WASHINGTON — His injured knee supported by a footstool, President Clinton met for more than an hour Monday in the White House living quarters with Russian Foreign Minister Yevgeny M. Primakov to complete preparations for a summit that almost surely will be dominated by the controversy over NATO expansion.
White House Press Secretary Mike McCurry said Monday's meeting gave the president and Primakov a chance to outline their opening positions so that Clinton and Russian President Boris N. Yeltsin can go directly to give-and-take bargaining when they meet Thursday in Helsinki, Finland.
Although both sides emphasized their hopes that the Helsinki talks will create a new 21st century partnership between the former Cold War adversaries, their already sharp differences seemed only to harden further over plans by the North Atlantic Treaty Organization to expand its membership to Central and East European countries that once were part of Moscow's sphere of influence.
In a pre-summit interview on Russian television Monday night, Yeltsin warned that any eastward push by the alliance would damage post-Cold War trust between East and West. He accused the United States of breaking a pledge, which he said former President George Bush made to the Soviet Union in 1990, that if the reunited Germany was allowed to keep West Germany's membership in NATO, the alliance would not expand any farther toward Russia's borders.
"This promise has not been fulfilled," Yeltsin said. "This is worrying to us."
In response, McCurry said: "The Atlantic alliance is committed to a course of action, and that will proceed." NATO presidents and prime ministers are scheduled to meet in Madrid in July to select new members--almost certainly Poland, Hungary and the Czech Republic.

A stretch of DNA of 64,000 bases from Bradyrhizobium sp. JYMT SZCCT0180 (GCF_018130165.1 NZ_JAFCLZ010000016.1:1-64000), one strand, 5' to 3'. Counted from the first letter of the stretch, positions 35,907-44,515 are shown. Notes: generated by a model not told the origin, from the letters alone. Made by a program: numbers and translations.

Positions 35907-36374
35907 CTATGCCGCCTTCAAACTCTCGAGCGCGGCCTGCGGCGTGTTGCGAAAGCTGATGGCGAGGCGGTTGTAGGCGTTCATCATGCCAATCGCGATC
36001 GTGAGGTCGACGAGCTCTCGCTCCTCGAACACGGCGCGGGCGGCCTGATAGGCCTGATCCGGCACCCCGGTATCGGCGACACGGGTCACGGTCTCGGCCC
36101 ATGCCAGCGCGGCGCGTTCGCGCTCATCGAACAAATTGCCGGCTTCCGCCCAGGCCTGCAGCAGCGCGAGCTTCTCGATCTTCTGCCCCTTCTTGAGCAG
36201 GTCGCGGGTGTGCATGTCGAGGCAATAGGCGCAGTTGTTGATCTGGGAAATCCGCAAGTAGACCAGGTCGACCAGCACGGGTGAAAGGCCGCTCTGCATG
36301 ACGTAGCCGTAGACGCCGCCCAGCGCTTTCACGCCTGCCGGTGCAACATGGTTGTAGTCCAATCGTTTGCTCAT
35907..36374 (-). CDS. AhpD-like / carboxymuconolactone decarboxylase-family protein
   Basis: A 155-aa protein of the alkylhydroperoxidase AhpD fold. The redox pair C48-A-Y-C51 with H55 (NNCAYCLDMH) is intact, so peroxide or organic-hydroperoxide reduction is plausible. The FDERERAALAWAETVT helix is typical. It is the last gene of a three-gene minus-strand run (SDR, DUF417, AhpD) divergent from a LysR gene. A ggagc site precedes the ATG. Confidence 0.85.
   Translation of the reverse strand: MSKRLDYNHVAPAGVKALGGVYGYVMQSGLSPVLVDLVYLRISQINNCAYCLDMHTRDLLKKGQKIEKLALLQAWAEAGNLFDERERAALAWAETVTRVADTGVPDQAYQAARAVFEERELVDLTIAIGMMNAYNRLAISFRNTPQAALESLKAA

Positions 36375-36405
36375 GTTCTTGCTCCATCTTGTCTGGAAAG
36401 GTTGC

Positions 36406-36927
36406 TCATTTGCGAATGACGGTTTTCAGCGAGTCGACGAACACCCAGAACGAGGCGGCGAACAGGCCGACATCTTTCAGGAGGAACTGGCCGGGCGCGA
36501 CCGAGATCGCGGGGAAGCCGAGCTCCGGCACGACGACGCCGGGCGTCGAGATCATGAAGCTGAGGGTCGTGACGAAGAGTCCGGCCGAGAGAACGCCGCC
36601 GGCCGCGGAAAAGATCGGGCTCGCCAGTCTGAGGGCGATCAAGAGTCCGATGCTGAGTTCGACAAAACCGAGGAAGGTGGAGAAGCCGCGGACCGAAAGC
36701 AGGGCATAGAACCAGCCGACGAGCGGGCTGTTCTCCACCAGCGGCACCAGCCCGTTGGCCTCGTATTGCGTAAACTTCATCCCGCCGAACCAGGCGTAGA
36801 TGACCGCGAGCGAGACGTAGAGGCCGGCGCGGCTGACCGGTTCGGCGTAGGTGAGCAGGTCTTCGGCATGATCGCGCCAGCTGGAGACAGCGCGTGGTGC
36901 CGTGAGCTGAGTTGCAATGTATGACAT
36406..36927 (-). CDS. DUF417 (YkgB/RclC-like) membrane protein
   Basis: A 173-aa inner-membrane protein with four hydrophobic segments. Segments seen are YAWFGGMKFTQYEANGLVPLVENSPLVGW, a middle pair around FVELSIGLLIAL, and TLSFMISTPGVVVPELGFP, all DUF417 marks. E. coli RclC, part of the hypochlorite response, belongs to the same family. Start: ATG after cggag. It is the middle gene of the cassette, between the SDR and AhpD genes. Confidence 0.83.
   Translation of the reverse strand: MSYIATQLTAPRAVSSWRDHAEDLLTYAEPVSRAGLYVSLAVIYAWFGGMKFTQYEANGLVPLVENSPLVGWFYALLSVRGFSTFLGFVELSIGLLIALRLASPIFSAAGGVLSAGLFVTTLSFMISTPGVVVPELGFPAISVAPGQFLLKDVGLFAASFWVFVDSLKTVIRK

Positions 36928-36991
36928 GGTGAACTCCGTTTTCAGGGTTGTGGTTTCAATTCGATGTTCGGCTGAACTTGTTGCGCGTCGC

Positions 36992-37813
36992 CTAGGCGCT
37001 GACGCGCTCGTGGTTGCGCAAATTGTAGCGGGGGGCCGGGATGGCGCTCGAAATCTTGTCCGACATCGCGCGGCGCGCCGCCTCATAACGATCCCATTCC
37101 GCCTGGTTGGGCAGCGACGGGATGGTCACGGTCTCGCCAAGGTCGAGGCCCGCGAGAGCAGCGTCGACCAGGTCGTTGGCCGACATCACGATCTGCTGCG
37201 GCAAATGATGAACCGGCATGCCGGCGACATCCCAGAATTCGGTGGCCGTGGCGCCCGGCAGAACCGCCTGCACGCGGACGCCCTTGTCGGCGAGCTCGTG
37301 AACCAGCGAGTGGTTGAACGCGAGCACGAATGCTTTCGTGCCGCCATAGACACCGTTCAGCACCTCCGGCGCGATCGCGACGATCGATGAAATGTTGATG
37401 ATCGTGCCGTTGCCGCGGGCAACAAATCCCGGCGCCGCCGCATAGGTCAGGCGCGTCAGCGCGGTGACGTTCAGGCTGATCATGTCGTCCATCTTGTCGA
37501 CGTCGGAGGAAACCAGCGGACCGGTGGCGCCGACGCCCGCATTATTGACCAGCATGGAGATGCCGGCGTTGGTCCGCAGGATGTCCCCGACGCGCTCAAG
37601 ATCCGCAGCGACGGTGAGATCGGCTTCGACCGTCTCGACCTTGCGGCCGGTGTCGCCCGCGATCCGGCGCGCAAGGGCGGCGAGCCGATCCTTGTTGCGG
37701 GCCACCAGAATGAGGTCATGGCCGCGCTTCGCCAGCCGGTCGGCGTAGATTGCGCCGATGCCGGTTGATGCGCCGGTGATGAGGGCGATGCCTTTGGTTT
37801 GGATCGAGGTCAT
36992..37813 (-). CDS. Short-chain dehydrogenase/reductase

To compensate for the addition of the Soviet Union's onetime allies to NATO, the alliance has offered Russia a new forum for consultation on security matters, in effect giving Russia a voice but not a veto concerning NATO policy. Although Russia is negotiating with NATO on the rules that would govern such a relationship, a senior U.S. official said the two sides are "nowhere near close" to agreement.
The official said there is no chance Clinton and Yeltsin will be able to work out an agreement in Helsinki because the differences are too great and, besides, the other 15 NATO allies would have to be consulted. But U.S. officials hope that Clinton and Yeltsin can agree on new instructions to negotiators that will speed the process.
Yeltsin, in his televised interview, made it clear that he will not be won over easily.
Expansion of the alliance would inflict irreparable damage to European security and U.S.-Russian relations, he said. As for Washington's suggestion that expansion is a decision to be made by all 16 members of the alliance, Yeltsin said: "NATO is an American organization where Americans issue the commands."
Largely because of the NATO standoff, the Helsinki talks with Clinton "will be the most difficult ones in Russian-U.S. relations" since he became president in 1991, Yeltsin said.
However, officials on both sides say neither Clinton nor Yeltsin can afford to have the summit break down in acrimony. If the NATO differences cannot be bridged, these officials say, Clinton and Yeltsin will look for other areas of agreement, possibly on economic issues such as Russia's desire to join the World Trade Organization and to become a full participant in the annual economic summit of the world's seven leading industrial nations.
McCurry said Clinton will stress in Helsinki that the United States and Russia must establish a cooperative relationship "for the long haul." One purpose of the summit is to "clear away the debris of the Cold War," he said.
Yeltsin said he is ready to do just that, as long as Clinton treats him as an equal.
"We must look one another in the eyes and say why our partnership is one-sided," he said, complaining that the United States has staged provocative military maneuvers in the Black Sea, inflicted unfair trade restrictions on Russia, blocked its membership in international organizations and refused to recognize the progress Russia has made in transforming its economy.
Former Russian Foreign Minister Andrei V. Kozyrev predicted that the two presidents will find a way to smooth over their differences.
"Neither side can afford to let this conflict continue at such a high level," Kozyrev said.
Yeltsin and Clinton have managed to muscle aside bothersome conflicts in the past by the force of their friendship and personalities, and a mutual desire to preserve that close relationship could encourage them to delegate the thorny NATO issue.